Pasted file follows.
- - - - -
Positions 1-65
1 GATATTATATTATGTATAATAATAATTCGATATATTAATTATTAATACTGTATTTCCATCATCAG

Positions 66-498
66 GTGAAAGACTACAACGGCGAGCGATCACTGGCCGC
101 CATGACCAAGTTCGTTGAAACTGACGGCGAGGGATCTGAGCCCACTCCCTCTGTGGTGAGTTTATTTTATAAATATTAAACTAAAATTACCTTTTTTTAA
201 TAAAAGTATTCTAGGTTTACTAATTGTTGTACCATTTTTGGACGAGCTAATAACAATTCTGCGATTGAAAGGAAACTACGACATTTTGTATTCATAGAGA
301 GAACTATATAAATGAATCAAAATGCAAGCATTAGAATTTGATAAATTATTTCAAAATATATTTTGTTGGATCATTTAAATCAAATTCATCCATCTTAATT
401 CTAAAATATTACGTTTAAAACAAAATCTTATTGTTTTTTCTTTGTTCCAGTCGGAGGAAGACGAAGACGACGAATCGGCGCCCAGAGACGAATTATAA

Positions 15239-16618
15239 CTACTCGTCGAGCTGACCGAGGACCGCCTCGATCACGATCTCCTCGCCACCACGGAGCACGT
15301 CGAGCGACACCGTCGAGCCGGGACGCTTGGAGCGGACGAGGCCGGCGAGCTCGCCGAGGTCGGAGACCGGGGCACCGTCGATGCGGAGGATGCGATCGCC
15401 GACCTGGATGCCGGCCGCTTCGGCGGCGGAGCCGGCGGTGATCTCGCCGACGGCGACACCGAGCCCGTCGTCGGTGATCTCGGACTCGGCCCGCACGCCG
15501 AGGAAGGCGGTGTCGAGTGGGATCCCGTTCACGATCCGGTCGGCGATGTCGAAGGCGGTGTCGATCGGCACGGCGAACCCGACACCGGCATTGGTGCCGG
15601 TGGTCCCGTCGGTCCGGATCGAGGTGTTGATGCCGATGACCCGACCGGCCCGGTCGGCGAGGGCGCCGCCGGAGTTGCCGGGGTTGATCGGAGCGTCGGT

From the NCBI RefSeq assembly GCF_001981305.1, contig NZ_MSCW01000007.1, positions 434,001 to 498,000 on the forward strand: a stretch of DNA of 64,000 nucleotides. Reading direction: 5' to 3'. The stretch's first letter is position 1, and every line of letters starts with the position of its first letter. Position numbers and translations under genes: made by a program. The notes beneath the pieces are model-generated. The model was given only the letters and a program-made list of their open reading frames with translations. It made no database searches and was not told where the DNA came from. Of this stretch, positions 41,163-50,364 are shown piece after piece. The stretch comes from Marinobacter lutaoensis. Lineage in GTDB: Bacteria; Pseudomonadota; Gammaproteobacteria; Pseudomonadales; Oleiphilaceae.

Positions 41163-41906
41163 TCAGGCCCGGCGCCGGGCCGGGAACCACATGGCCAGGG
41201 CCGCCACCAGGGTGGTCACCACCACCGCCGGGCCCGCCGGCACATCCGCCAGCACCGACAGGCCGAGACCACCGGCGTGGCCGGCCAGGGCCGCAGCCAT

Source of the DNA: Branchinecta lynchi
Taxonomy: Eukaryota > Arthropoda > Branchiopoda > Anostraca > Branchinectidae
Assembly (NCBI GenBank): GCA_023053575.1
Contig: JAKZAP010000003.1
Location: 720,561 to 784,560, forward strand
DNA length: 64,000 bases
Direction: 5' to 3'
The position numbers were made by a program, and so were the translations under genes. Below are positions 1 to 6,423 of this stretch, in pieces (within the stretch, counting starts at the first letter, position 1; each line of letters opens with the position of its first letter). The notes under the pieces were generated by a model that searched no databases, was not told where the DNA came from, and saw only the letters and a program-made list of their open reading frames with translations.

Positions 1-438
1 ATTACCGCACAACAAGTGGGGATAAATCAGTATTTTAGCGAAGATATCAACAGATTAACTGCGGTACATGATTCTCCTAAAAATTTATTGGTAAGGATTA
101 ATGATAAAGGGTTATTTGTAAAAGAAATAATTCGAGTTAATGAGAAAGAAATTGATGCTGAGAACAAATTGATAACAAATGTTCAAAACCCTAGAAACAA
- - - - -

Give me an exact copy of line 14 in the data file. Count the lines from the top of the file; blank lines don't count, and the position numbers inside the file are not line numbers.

15601 TGGTCCCGTCGGTCCGGATCGAGGTGTTGATGCCGATGACCCGACCGGCCCGGTCGGCGAGGGCGCCGCCGGAGTTGCCGGGGTTGATCGGAGCGTCGGT